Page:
RE: Awesome
By tastyratz on 3/14/2011 1:48:48 PM , Rating: 4
Ill understood.

Turbocharged engines can run more efficiently under positive pressure when you have higher octanes to reduce chance of knock, but modern gas engines with direct injection negate a LOT of that now. This does not impact your gas mileage per say, but reduce your momentary full throttle efficiency of sorts. E85 has become the new race gas for many even if it costs more per mile (compared to airplane fuel it does not though)

Ethanol has a higher octane rating and can result in more overall horsepower
76,000 = BTU of energy in a gallon of ethanol
B. 116,090 = BTU of energy in a gallon of gasoline

Another consideration? going to e15 will not mean higher octanes at the pump, it means gas companies can now use a lower grade gas with that ethanol boost to meet those same pump ratings. For your performance gain you will see nothing at all.

Ethanol is roughly 1/3 less energy dense compared to gasoline in practice. No matter what engine you put it in you have the same figures. Replace your 30mpg fuel with e100 and get 20mpg in the same car. Since we are not doing a complete swap this figure lands someplace in between. The pooch receiving the screwing is the consumer. We are being forced to relinquish our older and classic cars for a new fuel that while it might lower gas prices, unless it lowers the price in relation to the change in gas mileage (which I assure you it won't) then it will effectively cost us more at the pump.

My wife and I own 5 cars, none older than 2001. I cringed at e10 and this e15 business irritates me.


RE: Awesome
By Philippine Mango on 3/14/2011 10:18:36 PM , Rating: 2
RFTM.. 99% chance that the owners manuals says the car can use fuels with up to 10% ethanol content.. Prove me wrong by listing your vehicles if you so choose.


RE: Awesome
By tastyratz on 3/15/2011 12:36:07 AM , Rating: 2
sure
civic? owners manual says 2004 or newer.

prelude? not listed... but no Honda s older than 2003 list as far as I can find.

My Nissan's? Nissan says only for cars manufactured since January 1st 2004.

By all technicality I should not run even e10. It will not cause instant catastrophic failure per say... but nonetheless.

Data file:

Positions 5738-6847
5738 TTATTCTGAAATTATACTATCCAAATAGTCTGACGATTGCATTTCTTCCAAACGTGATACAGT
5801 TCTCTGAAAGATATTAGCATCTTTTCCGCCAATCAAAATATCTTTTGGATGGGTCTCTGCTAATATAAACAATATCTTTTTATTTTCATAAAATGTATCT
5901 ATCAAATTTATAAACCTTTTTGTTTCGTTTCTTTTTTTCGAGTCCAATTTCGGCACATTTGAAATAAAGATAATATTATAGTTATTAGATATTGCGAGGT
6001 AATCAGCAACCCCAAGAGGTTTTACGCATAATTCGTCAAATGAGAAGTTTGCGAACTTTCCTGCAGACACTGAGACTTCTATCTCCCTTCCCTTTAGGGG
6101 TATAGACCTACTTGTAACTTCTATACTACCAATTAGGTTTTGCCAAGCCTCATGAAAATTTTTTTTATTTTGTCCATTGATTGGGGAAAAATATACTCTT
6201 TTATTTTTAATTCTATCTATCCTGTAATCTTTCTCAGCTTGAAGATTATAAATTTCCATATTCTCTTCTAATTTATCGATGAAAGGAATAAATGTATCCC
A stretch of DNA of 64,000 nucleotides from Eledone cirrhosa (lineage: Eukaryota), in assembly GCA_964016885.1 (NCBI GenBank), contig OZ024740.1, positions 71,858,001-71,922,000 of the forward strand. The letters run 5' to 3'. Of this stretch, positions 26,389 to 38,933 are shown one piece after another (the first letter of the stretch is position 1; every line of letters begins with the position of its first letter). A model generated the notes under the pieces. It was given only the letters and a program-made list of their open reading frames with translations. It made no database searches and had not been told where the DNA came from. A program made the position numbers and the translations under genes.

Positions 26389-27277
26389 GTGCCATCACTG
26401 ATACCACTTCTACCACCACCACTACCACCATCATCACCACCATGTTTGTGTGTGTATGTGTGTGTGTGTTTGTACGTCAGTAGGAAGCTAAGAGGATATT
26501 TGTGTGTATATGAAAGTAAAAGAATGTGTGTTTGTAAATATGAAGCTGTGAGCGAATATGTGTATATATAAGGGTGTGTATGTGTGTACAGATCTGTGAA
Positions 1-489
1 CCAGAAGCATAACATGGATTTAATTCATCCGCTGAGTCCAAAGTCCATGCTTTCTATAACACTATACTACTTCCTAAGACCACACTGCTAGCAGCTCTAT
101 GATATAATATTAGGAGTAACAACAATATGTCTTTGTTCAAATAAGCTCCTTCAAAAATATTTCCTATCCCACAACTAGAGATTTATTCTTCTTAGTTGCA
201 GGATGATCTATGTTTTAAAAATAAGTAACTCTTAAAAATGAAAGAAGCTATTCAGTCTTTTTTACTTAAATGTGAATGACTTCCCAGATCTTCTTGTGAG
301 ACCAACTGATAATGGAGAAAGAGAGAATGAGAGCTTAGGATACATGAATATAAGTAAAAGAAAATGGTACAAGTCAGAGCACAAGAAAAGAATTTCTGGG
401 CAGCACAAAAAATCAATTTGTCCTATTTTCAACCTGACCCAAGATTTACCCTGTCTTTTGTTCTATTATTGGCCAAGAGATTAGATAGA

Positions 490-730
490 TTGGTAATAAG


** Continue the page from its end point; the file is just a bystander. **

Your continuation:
RE: Awesome
By Iaiken on 3/15/2011 1:58:51 AM , Rating: 2
quote:
up to 10% ethanol content


There is no way you can guarantee that you will only get 10%. When they pipe the fuel from the filling station to the truck, the fuel is separated by a 'plug' of ethanol that gets into even those fuels that are supposed to contain 0%.

There have already been spot tests that have found E10 stations can contain anywhere from 8% to 14% ethanol already. This also means that there is a good chance that it contains anywhere from 1% to 2% water by volume.

In North America there is a funny consumer law that requires the manufacturer to provide you with any product that they specifically require you to use for the maintenance of your car. The more specific they are, the bigger the chance of getting nailed. For example, MINI recently started offering free oil changes for the life of the warranty because the required you to use a specific full synthetic by Castrol in order to keep your warranty.

So instead of specifying that you need to use Shell V-Power with 0% ethanol, they state that you can use anything that contains up to 10% (but in Germany this number is 0%). What does this tell you? Instead of going against the government and possibly having to supply drivers with gasoline, they have taken the other road of letting you run up to 10% and just replacing your fuel pumps and filters when they finally pitch a fit (and they will). I guarantee you they WILL test your fuel and if you are 11% ethanol or higher, they will void the warranty for your drive train. I've seen it happen and there are documented cases of it all over the net and the MINI community.

The problems with the BMW 335's high pressure fuel pumps were also traced back to E10 gasoline with some cars going through as many as 2 pumps per year.

This is definitely one of those cases where you need to be careful not to step in the bullsh*t because it can be might expensive to fix the resultant problems.


RE: Awesome
By Iaiken on 3/15/2011 2:03:13 AM , Rating: 2
If you are interested in reading more see this:

http://www.toptiergas.com/

The upper tier of automobile manufacture basically come right out and say (indirectly of course) that ethanol is cr*p and causes them tons of headaches when it comes to reliability.